On June 8, 2013, the Cato Institute hosted with Wikimedia DC a follow up [Wikipedia:Meetup/DC/Legislative Data meetup]] to check on the progress that had been made since the first Legislative Data Workshop and discuss new challenges that had been identified. Editors reviewed and offered suggestions on how to improve some of the articles found on the List of bills in the 113th United States Congress. Together, several editors created a new infobox template that includes additional fields to provide information about what agencies are affected by a bill, the total authorizations in a bill (permission to spend money), and the total appropriations in a bill (money distributed to agencies).

Transparency Time: Wikipedia-Editing for Congress[edit]

On August 18, 2014, the Cato Institute and Wikimedia DC will be holding a Hill Briefing for Congressional staff, members of Congress, and the general public. Senior Fellow of the Cato Institute, Jim Harper (User:JimHarperDC), Legislative Researcher/Writer Michelle Newby (User:HistoricMN44), and Wikimedia DC Public Policy member Jim Hayes (User:Slowking4) were all scheduled to speak at the event. The event invite stated:

In a recent 90-day period, there were almost 400,000 hits on Wikipedia articles about bills pending in Congress. The collaboratively edited Internet encyclopedia is a major source of information about congressional activity for average Americans. But past editing controversies have caused some of the most knowledgeable potential editors — congressional staff — to steer clear of providing information to the public this way. Wikipedia could deliver government transparency on a grand scale, positioning the public to demand better outcomes. Congressional staffers can aid that process by learning how to edit Wikipedia and how to navigate its rules around notability, neutrality, and conflicts of interest. Join us for a discussion of congressional Wikipedia editing and the sea change to government transparency it might produce.[7]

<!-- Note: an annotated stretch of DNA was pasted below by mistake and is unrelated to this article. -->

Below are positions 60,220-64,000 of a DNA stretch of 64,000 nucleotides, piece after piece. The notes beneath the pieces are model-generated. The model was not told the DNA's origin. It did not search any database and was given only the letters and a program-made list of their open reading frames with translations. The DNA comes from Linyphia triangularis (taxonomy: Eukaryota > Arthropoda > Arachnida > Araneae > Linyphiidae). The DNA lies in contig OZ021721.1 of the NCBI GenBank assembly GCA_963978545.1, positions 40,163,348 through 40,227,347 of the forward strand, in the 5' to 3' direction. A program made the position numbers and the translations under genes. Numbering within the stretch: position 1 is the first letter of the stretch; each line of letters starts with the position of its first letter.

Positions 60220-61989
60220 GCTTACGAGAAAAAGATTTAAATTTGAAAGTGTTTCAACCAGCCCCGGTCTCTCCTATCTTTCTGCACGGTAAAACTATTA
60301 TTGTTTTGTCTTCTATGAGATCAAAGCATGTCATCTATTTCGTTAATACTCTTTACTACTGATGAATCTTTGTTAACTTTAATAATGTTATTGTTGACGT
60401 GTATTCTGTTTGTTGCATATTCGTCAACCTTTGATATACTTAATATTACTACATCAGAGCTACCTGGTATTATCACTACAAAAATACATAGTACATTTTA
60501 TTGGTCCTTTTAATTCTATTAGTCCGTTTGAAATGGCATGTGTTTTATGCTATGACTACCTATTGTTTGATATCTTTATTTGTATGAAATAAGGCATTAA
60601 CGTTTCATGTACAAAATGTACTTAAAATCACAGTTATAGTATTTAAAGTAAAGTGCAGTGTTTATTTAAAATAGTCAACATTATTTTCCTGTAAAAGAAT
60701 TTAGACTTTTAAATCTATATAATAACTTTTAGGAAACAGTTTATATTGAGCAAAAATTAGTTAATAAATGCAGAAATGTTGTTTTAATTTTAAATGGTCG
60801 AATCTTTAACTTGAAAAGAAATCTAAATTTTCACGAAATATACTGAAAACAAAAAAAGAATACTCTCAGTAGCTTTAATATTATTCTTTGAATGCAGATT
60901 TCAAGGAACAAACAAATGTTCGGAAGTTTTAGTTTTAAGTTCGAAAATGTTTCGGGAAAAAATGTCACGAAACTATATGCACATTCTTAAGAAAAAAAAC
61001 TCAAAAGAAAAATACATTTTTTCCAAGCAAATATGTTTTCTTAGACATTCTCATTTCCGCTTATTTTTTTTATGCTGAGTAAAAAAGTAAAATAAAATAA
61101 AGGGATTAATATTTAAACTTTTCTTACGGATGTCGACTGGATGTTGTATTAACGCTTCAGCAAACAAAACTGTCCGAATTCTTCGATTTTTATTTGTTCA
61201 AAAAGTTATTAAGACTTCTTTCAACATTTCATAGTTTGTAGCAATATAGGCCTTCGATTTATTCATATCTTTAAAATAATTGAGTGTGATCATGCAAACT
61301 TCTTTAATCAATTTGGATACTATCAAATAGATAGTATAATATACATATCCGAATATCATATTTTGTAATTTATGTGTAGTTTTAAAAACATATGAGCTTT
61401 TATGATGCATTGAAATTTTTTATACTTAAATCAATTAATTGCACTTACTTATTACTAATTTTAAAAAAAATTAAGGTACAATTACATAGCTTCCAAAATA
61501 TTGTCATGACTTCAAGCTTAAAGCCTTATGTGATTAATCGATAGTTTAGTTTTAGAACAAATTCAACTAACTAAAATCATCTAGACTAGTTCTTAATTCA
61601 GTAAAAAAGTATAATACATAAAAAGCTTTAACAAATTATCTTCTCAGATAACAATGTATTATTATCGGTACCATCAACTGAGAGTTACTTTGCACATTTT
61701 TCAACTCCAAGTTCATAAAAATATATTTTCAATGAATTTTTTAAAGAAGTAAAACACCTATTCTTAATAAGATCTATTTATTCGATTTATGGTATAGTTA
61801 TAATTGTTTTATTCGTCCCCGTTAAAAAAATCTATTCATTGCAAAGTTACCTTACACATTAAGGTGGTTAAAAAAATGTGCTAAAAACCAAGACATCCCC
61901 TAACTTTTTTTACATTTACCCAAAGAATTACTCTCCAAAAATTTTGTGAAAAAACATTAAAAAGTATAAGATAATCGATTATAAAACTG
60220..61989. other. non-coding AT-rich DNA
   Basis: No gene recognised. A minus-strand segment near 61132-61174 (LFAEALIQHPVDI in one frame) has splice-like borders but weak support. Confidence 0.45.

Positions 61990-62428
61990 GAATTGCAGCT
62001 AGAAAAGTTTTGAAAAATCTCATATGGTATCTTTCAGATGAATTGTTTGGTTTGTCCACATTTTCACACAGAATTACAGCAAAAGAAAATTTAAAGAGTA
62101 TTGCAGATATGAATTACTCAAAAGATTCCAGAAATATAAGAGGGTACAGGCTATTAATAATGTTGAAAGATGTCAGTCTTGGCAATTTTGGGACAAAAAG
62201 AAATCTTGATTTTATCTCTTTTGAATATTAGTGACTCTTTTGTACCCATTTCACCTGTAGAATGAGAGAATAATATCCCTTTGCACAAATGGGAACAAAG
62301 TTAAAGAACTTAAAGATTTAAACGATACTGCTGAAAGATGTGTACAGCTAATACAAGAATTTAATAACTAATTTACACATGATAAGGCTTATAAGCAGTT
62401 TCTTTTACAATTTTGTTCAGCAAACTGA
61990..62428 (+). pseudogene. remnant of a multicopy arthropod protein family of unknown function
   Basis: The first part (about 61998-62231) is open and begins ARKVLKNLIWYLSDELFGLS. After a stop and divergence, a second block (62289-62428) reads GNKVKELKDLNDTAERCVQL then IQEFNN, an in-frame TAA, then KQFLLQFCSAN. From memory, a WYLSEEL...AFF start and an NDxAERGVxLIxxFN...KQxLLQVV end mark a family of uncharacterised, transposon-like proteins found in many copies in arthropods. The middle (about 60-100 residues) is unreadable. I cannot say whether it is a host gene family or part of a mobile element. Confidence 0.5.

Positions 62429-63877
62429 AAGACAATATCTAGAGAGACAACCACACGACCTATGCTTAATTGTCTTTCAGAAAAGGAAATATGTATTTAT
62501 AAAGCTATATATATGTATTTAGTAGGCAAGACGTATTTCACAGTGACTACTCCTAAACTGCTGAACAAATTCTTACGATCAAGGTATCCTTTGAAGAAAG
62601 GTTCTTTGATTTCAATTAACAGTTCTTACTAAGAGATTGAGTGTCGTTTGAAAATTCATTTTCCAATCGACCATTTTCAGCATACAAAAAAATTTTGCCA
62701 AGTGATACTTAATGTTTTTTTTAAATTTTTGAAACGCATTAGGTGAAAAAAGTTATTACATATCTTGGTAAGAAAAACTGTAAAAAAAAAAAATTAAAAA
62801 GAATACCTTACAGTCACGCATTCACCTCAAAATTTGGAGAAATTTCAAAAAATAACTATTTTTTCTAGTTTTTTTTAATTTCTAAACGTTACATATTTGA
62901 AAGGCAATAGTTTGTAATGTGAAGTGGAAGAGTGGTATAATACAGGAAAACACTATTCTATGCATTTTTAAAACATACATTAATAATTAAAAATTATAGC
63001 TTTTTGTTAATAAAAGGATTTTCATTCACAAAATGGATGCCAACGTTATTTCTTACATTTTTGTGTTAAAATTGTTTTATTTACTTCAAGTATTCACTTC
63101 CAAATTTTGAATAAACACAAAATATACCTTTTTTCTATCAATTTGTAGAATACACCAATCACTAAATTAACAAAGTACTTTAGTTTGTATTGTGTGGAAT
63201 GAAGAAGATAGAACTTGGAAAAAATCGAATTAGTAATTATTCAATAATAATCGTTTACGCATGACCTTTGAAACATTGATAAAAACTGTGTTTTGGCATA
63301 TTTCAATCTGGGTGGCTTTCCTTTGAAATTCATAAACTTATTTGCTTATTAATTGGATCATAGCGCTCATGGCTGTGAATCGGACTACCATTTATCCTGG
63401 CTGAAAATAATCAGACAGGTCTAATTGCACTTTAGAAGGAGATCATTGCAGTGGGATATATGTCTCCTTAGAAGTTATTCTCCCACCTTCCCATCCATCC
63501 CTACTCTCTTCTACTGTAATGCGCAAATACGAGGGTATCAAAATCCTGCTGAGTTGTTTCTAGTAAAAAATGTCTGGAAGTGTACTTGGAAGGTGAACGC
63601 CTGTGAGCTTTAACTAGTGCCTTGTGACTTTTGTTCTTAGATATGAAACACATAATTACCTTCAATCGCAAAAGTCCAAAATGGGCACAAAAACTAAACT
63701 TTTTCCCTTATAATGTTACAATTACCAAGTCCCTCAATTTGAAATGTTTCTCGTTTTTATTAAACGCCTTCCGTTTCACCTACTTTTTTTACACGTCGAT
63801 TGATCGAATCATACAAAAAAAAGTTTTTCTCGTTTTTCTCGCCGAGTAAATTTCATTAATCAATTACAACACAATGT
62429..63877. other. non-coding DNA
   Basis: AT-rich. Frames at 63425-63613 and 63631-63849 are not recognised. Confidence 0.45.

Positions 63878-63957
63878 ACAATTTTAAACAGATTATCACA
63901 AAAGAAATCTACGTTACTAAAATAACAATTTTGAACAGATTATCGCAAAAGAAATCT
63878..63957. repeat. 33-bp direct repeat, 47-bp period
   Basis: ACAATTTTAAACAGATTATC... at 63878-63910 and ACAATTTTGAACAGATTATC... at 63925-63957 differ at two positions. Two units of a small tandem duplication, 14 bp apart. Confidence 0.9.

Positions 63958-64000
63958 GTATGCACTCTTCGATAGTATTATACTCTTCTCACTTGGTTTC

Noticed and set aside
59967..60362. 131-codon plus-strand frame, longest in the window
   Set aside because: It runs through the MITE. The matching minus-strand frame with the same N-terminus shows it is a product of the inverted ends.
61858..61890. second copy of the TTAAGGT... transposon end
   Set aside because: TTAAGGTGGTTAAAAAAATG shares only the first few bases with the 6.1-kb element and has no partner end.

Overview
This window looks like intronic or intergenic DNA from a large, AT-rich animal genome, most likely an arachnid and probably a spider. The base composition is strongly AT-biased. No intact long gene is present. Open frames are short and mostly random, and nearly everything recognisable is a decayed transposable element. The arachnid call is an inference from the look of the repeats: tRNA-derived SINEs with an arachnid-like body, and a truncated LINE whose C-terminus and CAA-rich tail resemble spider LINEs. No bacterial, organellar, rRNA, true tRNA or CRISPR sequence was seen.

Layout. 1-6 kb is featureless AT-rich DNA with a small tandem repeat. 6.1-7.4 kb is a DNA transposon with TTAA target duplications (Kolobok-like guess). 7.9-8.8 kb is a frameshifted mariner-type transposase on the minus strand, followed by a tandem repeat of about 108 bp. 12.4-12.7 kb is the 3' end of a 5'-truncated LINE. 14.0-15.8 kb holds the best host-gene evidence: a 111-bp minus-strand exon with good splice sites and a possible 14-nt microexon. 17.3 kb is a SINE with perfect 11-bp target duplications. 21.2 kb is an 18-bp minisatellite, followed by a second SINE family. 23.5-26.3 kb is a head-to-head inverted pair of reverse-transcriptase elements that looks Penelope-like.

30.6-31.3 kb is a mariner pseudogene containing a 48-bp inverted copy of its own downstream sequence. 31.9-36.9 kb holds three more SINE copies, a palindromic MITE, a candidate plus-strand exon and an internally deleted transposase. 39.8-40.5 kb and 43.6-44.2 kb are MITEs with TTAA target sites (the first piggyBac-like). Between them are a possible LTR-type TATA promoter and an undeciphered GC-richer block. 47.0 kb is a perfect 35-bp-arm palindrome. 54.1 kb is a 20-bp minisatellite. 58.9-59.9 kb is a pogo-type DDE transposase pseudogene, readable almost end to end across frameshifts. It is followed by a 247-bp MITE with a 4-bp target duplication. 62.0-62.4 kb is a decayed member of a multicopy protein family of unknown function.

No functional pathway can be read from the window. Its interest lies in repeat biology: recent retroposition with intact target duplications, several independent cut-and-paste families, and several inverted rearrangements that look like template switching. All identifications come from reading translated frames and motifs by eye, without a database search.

Video of the event, running about an hour long, is available from both C-SPAN (where it was streamed live) and from the Cato Institute.

Tools and resources[edit]

There are a number of tools and resources available for editors who want to edit Wikipedia to improve the quality or add to the number of articles on legislation or public laws.

External links[edit]

General:

Sources of information on bills:

  • Library of Congress' THOMAS website - this site is an official source produced and maintained by the United States Library of Congress. Users can search for various bills and find all the information about them collected in one place, including links to the appropriate portions of the Congressional Record. This website is being phased out of use.
  • beta.congress.gov - this is the new website of the Library of Congress that will replace THOMAS. It is an official resource. On each bill page, users can find tabs referring them to separate pieces of information about the bill: an official Congressional Research Service summary, the text of the bill, major and minor actions in the procedural history, a list of co-sponsors, the relevant committees, and a list of related or identical bills.
  • govtrack.us - A website created and maintained by Joshua Tauberer. This website is helpful when you want to look at the text of the bill. Special formatting adds a gray box around piece of text that are being amended into other laws (visually distinguishing that text from other portions of the bill) and includes direct links to United States Code sections and United States Public Laws that are cited in the bill text. Users can also create an account to receive notices about specific bills (when passed, for example) or specific topics.
  • opencongress.org - a project of the Sunlight Foundation. This website also tracks legislation, lawmakers, and votes. Also includes a smartphone app.